World Meteorological Day – Climate Change on Andros Island
27 Mar 2019
23 March was the World Meteorological Day and its theme the sun, which delivers the energy that powers all life on Earth. Energy which
Energy that, if it continues to be trapped in the atmosphere due to an increase in the carbon dioxide, will lead to significant changes at a global level. Climate change is expected to also affect the island of Andros, according to a study by the National Observatory of Athens carried out in the framework of the project.
The National Observatory of Athens team recorded the climatic state on Andros Island, and simulated its future climate, according to the moderate and unfavorable scenarios for climate change.
To estimate the current situation with respect to the past, climatic models were used which resulted in an increase in average annual maximum - Tmax and minimum - Tmin temperatures for the period 1971-2000 with average temperatures of about 20.5 °C and 15.2 °C, respectively.
Also, the analysis of the climatic indicators showed that the average number of hot days (Tmax> 30oC) is about 10 days/year and of tropical nights (Tmin> 20oC) about 85 days/year. As for seasonal results over the same period, hot days in the summer are about 10 days/year, while tropical nights are 70 days in the summer and about 15 in the autumn.
The total average annual rainfall over the period 1971-2000 was about 450mm/year and is highly variable with decreasing trend. The drought period was about 59 days/year, while on a seasonal basis it is 20-80 days in the summer and 5-30 days in all other seasons.
For the future simulations, two new IPCC emissions scenarios were implemented, the weak climate change mitigation scenario (RCP4.5) and the non-mitigation business as usual scenario with high emissions (RCP8.5).
The analysis results indicated that for the island of Andros, for the near future (2031-2060), the mean maximum temperature increases (compared to the period 1971-2000) to 22.3°C and 22.8°C, while for the distant future (2071-2100) to 23.3°C and 25oC for the RCP4.5 and RCP8.5 scenarios, respectively. The mean minimum temperature for the near future is expected to be 17.3°C (RCP4.5) and 18.3°C (RCP8.5), while for the distant future the Tmin will increase only for the RCP8.5 climatic scenario to 20.4°C. The amount of tropical nights will increase in the near future to about 120 (RCP4.5) or 130 (RCP8.5) days/year and to 140 (RCP4.5) or 160 (RCP8.5) days/year in the distant future.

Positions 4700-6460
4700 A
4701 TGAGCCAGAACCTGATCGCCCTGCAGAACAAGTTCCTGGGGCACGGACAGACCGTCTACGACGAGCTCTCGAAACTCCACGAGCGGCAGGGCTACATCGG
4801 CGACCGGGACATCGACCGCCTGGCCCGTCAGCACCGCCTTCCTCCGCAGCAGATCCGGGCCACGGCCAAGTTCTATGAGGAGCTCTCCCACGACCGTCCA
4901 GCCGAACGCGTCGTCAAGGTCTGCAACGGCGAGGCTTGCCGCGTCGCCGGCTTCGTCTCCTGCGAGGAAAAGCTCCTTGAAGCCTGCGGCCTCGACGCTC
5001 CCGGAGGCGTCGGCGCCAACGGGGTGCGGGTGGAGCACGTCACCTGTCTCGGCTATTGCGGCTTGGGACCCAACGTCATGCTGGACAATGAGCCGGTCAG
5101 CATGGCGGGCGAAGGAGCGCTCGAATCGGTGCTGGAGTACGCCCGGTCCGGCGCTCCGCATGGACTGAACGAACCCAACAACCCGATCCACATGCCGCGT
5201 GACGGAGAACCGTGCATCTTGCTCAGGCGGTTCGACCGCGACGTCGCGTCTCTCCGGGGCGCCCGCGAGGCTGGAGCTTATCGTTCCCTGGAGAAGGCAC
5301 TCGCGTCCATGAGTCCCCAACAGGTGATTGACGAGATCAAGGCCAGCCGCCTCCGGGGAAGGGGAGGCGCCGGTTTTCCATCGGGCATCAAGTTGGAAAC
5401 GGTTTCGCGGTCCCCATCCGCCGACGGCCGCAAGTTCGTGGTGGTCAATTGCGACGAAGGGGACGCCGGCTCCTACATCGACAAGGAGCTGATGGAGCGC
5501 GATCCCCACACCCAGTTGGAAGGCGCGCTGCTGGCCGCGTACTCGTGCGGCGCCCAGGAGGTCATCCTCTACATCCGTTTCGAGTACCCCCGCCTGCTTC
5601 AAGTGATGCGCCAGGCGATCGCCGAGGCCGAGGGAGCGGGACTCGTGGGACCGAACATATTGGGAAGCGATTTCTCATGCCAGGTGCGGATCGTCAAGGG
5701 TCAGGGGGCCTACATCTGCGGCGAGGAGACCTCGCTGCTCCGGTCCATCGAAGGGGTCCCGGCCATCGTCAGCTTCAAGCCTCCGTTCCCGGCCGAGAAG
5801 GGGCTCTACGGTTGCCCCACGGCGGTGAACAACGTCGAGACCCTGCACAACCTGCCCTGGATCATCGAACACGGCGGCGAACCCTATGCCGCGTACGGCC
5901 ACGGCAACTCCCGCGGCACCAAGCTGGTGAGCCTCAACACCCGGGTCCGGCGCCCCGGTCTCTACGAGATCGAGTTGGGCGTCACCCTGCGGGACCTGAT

The amount of hot days (Tmax>30°C) will also increase in the near future to about 25 (RCP4.5) or 35 (RCP8.5) days/year and to 55-82 days/year in the distant future. The total rainfall (PR) is expected to reduce to 350mm/year in the near and distant future for both climatic scenarios. It is noted that the drought period (PR<1mm) will be in the near future 130 (RCP 4.5) or 110 (RCP 8.5) days and 135 (RCP 4.5) - 140 (RCP 8.5) days in the distant future, while in a seasonal basis it will last 90 days (for almost the whole summer), during spring it ranges between 20 (near future) and 90 (distant future) days and from 10 (near future) to 50 (distant future) days during winter and autumn.
Consequently, based on the forecasts an increase of temperature is expected on the island, as well as a significant increase in warm nights and days and periods of drought, while rainfall is expected to decrease.
NOTE: The scenarios that have been defined by IPCC for the estimation of the climate change are based on the greenhouse gases concentration pathways and are four, describing the different future climatic conditions, all of them are considered possible. The pathways are labelled after a possible range of radiative forcing values in the year 2100 compared to the values during the pre-industrial period (+2.6, +4.5, +6.0, +8.5 W/m2). Thus, a moderate rate of predicted radiation change is considered in the RCP4.5 scenario and a high rate in RCP8.5.